A measure of systemic risk defined as the fraction of the total variance of a set of asset returns explained or absorbed by a fixed number of eigenvectors.
Proposed by Kritzman, Li, Page, and Rigobon (2010), the absorption ratio captures the extent to which markets are unified or tightly coupled. When markets are tightly coupled, they become more fragile in the sense that negative shocks propagate more quickly and broadly than when markets are loosely linked. The authors apply their AR analysis to several broad markets, introduce a standardized measure of shifts in the AR, and analyze how these shifts relate to changes in asset prices and financial turbulence.
A high value for the absorption ratio corresponds to a high level of systemic risk because it implies the sources of risk are more unified. A low absorption ratio indicates less systemic risk because it implies the sources of risk are more disparate. High systemic risk does not necessarily lead to asset depreciation or financial turbulence. It is simply an indication of market fragility in the sense that a shock is more likely to propagate quickly and broadly when sources of risk are tightly coupled.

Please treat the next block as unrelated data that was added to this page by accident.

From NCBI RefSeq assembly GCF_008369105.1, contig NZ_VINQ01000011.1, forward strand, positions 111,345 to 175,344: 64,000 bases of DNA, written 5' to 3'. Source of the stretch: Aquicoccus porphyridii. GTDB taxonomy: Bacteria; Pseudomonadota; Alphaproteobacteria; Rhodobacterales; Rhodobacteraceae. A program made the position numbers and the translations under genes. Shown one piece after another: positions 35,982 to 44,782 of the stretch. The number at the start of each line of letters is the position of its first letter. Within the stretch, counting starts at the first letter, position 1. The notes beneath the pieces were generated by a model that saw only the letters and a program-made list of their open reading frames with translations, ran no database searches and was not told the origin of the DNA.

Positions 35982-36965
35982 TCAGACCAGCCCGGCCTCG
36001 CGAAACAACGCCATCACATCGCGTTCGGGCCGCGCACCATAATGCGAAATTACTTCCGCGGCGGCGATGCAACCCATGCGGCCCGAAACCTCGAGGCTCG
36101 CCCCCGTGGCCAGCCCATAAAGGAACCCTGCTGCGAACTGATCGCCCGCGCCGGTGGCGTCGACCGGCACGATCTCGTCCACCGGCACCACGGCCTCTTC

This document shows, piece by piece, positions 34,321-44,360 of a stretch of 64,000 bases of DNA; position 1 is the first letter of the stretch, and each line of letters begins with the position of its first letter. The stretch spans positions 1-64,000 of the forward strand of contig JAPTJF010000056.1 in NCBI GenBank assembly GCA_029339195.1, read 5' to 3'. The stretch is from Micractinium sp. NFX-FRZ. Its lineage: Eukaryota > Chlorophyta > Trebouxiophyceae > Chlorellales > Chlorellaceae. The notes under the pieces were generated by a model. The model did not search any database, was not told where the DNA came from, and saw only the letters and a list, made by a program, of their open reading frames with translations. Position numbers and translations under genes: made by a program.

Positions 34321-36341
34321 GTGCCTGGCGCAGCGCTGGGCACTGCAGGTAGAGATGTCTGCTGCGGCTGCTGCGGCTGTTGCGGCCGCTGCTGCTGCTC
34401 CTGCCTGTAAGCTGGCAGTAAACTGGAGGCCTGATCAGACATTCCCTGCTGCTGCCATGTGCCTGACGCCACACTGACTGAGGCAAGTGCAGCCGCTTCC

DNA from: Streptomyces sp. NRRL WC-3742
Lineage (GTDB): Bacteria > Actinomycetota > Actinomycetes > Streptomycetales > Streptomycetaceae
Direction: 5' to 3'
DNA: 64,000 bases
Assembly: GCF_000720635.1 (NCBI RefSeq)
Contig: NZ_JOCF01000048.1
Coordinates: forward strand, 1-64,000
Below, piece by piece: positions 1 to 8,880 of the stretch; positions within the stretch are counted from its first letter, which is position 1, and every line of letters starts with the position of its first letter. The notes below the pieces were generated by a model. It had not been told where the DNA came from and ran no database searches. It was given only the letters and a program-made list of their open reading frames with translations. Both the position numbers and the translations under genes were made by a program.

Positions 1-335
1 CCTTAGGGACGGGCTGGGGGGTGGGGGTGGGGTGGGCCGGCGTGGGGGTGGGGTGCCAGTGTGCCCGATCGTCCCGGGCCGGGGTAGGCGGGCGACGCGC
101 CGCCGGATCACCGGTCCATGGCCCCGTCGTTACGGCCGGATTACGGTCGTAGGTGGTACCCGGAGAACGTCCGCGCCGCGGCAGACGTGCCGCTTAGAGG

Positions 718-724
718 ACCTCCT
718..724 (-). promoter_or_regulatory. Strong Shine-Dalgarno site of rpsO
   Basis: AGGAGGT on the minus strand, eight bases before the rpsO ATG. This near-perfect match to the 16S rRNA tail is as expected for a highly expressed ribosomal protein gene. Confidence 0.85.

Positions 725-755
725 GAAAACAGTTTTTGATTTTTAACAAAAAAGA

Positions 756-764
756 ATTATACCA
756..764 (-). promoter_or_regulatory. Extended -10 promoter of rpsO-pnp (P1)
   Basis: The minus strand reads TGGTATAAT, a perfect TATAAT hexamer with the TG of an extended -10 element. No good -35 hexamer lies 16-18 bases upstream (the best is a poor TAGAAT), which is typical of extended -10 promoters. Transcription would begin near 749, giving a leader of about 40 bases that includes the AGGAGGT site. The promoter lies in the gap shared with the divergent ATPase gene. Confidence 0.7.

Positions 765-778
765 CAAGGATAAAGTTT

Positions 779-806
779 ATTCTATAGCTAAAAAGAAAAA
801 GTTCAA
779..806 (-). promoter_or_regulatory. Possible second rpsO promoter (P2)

asset_returns(np.ndarray) — (n_assets, n_days) arrays of asset returns
fraction_eigenvectors(float, optional) — The fraction of eigenvectors used to calculate the absorption ratio. Defaults to 0.2 as in the paper.
Absorption ratio for the market
>>> import numpy as np >>> from frds.measures import absorption_ratio
3 assets daily returns for 6 days
>>> data = np.array( ... [ ... [0.015, 0.031, 0.007, 0.034, 0.014, 0.011], ... [0.012, 0.063, 0.027, 0.023, 0.073, 0.055], ... [0.072, 0.043, 0.097, 0.078, 0.036, 0.083], ... ] ... )
Calculate the absorption ratio.
>>> absorption_ratio(data) 0.7746543307660252